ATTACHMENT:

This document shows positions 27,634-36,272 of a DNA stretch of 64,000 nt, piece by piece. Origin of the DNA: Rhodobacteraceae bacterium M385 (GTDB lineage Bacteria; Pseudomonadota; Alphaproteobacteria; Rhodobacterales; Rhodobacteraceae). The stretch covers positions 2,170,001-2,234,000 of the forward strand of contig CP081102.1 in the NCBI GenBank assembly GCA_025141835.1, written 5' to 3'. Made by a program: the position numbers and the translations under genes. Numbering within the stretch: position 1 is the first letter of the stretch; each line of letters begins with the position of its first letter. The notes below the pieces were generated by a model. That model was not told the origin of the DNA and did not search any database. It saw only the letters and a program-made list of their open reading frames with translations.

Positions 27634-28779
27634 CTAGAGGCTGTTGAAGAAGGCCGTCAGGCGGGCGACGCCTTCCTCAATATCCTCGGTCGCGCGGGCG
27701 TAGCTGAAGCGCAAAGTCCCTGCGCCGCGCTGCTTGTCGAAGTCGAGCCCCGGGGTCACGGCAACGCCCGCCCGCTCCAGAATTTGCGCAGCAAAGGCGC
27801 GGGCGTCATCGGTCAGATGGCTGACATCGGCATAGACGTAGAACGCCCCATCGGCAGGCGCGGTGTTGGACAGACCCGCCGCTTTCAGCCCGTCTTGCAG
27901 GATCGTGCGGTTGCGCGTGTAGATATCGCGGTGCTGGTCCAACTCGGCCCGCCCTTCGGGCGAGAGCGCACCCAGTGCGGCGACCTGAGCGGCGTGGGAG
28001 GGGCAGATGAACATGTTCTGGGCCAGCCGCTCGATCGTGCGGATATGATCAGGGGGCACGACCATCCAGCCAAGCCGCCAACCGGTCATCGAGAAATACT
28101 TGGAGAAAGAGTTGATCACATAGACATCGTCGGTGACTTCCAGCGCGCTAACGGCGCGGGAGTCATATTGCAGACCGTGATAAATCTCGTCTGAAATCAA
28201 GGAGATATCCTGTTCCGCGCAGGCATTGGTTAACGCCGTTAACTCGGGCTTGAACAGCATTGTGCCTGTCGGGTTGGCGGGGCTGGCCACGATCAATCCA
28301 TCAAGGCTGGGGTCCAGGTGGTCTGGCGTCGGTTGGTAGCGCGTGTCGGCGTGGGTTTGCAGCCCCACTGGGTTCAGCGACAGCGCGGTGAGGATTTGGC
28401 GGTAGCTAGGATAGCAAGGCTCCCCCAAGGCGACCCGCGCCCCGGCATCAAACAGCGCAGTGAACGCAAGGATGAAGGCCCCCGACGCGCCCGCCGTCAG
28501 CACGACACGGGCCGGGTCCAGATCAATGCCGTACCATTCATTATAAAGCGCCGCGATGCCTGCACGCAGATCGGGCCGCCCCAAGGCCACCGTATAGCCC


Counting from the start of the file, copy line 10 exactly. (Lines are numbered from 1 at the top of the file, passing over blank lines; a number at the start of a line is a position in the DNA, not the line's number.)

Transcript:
28301 TCAAGGCTGGGGTCCAGGTGGTCTGGCGTCGGTTGGTAGCGCGTGTCGGCGTGGGTTTGCAGCCCCACTGGGTTCAGCGACAGCGCGGTGAGGATTTGGC